Urban Planning

The urban development  of Leonessa lends itself worthy reading. The specific characteristics of the city's foundations: up until first decades of the XIII century the inhabitants of the villages of Gastaldato Spoletino undertook the construction of the city and "made the design of the land, grandiose, streets and squares", according to the testimony of ancient manuscripts. The official act of construction goes back to the summer of 1278 (July 16): from that date, homes developed directly around the central square, from which eight main roads branched out. After a long lapse of time the city itself developed,around these eight main roads that point to the indirect influence of the classic Roman structures. Although exhaustive documentaries are lacking, the present material is sufficient enough to understand that Leonessa was amongst the cities under development that was capable of realizing this internal project, in following with the intent of its supporters and the needs of its inhabitants. The urban design of the "land" of Leonessa is attributed to the work of Pietro d'Angicourte, a noted architect and trusted employee of Carlo d'Angiņ.


The City Wall

The double circle of walls erected during the course of the XIII century now leave nothing to show in terms of the external perimeter wall. A few pieces of the internal wall do remain, attached to the city doors: the Aquiline door to the Orient, the Spoletina door of the Rock to the southwest, overlooking the castle of Ripa, the Penta door to the North, San Giovanni door to the southeast. Each door is recorded in the documentaries of the city.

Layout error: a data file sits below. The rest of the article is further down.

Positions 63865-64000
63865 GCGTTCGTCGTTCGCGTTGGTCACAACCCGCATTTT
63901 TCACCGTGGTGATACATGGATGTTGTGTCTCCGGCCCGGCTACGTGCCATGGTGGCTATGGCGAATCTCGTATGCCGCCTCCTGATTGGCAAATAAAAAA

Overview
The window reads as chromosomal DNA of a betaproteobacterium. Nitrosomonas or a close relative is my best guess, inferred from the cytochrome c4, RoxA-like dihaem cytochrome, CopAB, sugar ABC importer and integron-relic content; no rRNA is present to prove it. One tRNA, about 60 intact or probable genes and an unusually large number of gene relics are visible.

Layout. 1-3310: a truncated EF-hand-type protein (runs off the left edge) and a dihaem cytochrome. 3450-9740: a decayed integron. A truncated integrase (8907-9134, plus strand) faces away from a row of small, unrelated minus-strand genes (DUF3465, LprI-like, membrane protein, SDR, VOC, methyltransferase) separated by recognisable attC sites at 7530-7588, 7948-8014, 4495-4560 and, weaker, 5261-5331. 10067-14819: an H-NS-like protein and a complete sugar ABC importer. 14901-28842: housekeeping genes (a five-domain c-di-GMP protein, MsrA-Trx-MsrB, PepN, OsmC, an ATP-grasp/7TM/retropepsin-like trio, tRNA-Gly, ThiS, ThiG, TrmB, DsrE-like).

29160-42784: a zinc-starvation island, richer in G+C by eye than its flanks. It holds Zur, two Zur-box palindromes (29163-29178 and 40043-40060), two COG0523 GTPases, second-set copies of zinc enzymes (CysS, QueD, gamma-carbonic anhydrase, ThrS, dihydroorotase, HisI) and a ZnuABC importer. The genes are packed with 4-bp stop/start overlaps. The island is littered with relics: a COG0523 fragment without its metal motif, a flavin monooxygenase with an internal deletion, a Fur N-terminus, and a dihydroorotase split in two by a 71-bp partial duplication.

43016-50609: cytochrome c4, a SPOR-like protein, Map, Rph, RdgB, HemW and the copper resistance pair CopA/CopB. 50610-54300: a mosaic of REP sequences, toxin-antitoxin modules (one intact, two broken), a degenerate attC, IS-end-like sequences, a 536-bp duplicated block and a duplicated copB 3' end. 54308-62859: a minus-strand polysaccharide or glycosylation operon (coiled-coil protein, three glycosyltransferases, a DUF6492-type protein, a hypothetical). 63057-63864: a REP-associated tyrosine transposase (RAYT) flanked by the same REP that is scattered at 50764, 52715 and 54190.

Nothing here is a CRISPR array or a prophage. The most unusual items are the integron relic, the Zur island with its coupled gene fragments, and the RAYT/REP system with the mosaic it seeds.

The Porticos


The city structure of Leonessa points out the perpendicular meeting points in the curvatures of the square, partially bordered by a sequence of porticos tha accentuate the medieval characteristics of the town itself. The short porticos define the space itself, symbolical of the square, a place of congregation, of business and of exchange that gives life  to the city during the this period of time.


The Buildings


Public buildings of the university, the buildings of Priori and the Governor's residence developed around the immediate perimeter of the square. Each of these buildings was destroyed in 1703 by an earthquake. Instead, the municipal tower was knocked down during the beginning of the XX century. The medieval structure of the city, radically trasformed during the time of Farnese domination, is found only in sparse and fragmented traces in some specific architectural details conserved in the oldest buildings: among these, the trilobed and gothic windows stand out the most that are on the facade of the homes aligned along the lines of the city streets.